No Xmas Joy In Rome
It has been compared to a toilet brush and given a nickname that roughly translates as "mangy:" meet Rome's Christmas tree, known to locals as "spelacchio."
The 21-meter high red spruce, hailing from the Val di Fiemme in the Dolomites, was installed in the central Piazza Venezia on December 5 and inaugurated three days later.
But it immediately attracted criticism for looking miserly, especially compared to the glitzier and privately sponsored trees on display in Milan, Italy's fashion and finance capital.
"This tree is sad," taxi driver Emanuele told dpa. "The Milanese has a more beautiful one, paid by Sky. They've got the money, so they also have a beautiful tree. Everything is better in Milan," he added.
Rome's eternal rival, enjoying a renaissance partly triggered by billions spent on the city for the 2015 Expo world fair, put up a 30-meter high red spruce outside its medieval cathedral, the Duomo.
But it also inaugurated giant Christmas trees next to other landmarks such as the Galleria Vittorio Emanuele II shopping arcade and the La Scala opera house, with other sponsors covering the cost.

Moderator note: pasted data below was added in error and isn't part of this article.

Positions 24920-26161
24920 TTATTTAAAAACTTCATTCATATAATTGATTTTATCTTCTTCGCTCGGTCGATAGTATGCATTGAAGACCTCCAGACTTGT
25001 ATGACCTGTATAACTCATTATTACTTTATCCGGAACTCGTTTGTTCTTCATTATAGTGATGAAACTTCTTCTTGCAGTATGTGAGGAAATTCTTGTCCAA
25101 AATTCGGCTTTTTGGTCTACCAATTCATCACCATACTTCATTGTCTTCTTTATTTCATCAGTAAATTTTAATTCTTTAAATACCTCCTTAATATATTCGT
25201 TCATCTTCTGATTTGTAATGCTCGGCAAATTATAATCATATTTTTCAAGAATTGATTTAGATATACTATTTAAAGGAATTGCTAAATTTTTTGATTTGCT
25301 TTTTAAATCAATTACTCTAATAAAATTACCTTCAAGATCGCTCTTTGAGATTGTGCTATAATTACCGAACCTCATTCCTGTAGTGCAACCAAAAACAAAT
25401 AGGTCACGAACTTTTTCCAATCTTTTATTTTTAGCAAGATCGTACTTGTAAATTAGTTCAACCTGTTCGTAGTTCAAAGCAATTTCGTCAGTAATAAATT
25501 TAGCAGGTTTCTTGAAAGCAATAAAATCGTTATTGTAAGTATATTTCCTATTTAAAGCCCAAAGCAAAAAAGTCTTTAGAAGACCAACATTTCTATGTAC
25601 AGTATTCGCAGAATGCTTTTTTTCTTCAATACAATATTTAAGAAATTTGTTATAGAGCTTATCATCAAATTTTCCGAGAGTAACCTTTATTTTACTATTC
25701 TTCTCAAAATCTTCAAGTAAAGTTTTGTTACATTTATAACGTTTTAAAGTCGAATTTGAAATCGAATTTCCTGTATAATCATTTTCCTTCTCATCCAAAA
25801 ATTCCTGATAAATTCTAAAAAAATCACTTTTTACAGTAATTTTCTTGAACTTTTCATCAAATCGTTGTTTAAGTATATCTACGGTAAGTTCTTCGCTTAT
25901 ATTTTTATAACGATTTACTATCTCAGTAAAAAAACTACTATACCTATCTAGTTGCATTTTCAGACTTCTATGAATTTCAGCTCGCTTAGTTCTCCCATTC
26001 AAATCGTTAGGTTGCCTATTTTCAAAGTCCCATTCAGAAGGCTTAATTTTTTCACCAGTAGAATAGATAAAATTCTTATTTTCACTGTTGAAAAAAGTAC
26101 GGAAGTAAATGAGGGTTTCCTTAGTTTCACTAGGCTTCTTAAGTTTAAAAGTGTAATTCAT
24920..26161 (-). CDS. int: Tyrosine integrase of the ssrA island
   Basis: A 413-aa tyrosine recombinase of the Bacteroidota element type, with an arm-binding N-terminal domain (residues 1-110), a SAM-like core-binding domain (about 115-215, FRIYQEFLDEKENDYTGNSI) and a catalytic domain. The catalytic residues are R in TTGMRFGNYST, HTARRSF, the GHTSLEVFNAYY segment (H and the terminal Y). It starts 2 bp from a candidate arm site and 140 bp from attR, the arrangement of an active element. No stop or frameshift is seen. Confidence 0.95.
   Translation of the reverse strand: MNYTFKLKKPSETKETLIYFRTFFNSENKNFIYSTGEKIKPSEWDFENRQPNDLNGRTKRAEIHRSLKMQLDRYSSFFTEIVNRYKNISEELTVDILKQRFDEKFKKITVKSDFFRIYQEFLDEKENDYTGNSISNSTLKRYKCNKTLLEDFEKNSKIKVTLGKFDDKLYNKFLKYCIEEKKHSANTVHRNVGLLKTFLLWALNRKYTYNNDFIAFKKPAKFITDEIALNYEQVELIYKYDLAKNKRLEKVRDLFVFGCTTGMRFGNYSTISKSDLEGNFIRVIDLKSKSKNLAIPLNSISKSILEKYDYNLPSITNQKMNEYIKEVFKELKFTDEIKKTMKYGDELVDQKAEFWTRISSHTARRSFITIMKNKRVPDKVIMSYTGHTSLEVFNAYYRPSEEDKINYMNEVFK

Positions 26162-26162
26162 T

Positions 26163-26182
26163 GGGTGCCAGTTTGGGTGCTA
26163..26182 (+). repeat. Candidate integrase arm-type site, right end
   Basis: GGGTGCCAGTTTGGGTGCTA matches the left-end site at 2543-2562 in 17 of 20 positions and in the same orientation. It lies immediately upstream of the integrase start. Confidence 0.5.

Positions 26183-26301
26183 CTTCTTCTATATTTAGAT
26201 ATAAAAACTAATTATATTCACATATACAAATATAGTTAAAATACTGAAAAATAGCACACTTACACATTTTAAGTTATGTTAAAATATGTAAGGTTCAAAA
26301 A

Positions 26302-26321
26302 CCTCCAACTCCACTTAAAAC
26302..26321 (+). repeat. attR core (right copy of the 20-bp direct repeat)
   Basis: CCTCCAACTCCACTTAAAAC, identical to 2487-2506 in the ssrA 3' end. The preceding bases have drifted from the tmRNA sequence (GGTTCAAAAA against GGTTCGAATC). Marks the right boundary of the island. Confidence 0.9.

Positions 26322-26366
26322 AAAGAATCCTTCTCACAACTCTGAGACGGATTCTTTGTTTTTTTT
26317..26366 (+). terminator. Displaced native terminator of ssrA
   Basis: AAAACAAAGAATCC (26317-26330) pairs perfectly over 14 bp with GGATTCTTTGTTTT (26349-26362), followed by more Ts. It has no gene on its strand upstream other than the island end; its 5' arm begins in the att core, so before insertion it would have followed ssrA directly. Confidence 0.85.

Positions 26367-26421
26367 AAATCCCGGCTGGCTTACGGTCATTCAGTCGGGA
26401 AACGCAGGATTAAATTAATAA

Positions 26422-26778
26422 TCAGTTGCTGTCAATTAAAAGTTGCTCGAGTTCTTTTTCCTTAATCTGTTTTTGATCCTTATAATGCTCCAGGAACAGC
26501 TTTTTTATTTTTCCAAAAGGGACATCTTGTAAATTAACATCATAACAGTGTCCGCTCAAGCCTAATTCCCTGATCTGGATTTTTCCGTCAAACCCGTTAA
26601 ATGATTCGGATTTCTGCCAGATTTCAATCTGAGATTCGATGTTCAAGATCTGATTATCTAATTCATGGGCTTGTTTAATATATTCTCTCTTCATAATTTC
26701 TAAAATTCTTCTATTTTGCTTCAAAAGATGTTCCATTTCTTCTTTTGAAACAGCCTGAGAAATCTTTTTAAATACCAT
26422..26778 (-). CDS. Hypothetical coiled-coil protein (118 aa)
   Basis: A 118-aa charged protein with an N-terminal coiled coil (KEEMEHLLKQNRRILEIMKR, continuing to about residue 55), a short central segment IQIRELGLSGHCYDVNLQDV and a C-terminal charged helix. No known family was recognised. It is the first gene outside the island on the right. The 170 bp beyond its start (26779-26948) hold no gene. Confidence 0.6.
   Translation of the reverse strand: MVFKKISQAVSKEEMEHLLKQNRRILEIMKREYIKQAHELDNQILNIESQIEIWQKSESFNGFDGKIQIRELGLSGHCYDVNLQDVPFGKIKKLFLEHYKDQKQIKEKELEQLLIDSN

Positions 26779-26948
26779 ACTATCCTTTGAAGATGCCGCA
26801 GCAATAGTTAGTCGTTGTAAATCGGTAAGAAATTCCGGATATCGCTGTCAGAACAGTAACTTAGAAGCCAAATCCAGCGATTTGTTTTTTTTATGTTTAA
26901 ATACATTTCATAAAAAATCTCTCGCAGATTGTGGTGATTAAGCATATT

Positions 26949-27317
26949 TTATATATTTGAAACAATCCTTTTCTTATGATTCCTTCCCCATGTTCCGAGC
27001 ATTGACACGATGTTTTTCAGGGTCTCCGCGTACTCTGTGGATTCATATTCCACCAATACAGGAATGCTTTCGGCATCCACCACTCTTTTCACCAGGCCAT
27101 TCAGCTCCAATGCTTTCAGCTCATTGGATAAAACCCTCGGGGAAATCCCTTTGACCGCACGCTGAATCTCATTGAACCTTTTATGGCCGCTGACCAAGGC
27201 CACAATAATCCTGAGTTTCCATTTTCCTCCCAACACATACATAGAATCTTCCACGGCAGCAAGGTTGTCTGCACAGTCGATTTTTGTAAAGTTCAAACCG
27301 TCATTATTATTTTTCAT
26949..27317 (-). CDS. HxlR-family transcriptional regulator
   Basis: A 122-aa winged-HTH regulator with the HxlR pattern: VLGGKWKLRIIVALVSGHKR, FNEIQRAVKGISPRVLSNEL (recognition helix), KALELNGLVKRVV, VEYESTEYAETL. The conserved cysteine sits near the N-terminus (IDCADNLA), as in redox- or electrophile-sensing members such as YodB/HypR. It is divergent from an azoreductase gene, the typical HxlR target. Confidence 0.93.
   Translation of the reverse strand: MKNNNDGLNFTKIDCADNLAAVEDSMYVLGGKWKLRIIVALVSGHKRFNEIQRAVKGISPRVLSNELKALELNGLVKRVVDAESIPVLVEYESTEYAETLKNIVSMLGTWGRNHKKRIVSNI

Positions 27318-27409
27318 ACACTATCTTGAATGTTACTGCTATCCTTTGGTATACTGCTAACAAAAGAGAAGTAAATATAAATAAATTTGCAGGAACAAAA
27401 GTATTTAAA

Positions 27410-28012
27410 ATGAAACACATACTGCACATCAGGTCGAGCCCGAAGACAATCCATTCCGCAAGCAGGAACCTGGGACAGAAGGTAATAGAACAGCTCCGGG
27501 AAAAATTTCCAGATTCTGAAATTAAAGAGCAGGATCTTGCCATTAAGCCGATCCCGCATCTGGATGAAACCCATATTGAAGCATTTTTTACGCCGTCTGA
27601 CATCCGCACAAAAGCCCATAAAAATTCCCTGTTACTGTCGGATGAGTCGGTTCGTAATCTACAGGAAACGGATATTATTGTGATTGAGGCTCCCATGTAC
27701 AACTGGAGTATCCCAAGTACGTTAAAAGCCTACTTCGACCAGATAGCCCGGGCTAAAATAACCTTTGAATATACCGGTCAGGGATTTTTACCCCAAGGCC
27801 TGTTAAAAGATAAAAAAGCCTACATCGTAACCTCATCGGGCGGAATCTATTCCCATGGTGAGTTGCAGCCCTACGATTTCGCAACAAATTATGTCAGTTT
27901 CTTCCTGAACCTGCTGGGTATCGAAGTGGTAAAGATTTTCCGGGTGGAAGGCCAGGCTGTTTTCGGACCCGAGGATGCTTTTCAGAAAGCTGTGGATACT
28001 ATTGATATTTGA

By contrast, Rome's "spelacchio" has become a target for ridicule even in social media, with a parody Twitter account commiserating its status with messages like, "I have more followers than branches."
"It is the perfect representation of Rome today: sad, inadequate, lonely," the Roman edition of the Corriere della Sera newspaper said in a Wednesday editorial.
Roma Fa Schifo (Rome sucks), an influential civic campaign blog, revealed that city hall paid almost 50,000 euros (58,900 dollars) for the tree, with no public tender, three times more than in 2016.
It is the second year in a row that Mayor Virginia Raggi has come under fire for her choice of Christmas decorations. Last year she responded with a late round of extra decorations to the Piazza Venezia tree.
This year, she hailed the city's unloved Christmas tree on Facebook for complying with "the highest environmental standards" and for being decorated "with simplicity and sophistication."
Meanwhile, her anti-establishment party, the Five Star Movement, says there are more serious issues to worry about in a city beguiled by crippling debts and failing public services.
Raggi was elected by a landslide in 2015, but has since struggled with endemic Roman problems like garbage collection and public transport, amid infighting and resignations in her team.
The annual quality of life survey for Italy's 110 provinces, published last month by business daily Il Sole 24 Ore, certified that the Eternal City is not having a good moment.
Rome was ranked 24th in the list, down 11 positions from last year, scoring particularly poor marks on law and order. Milan, meanwhile, made it into the top 10, finishing eighth.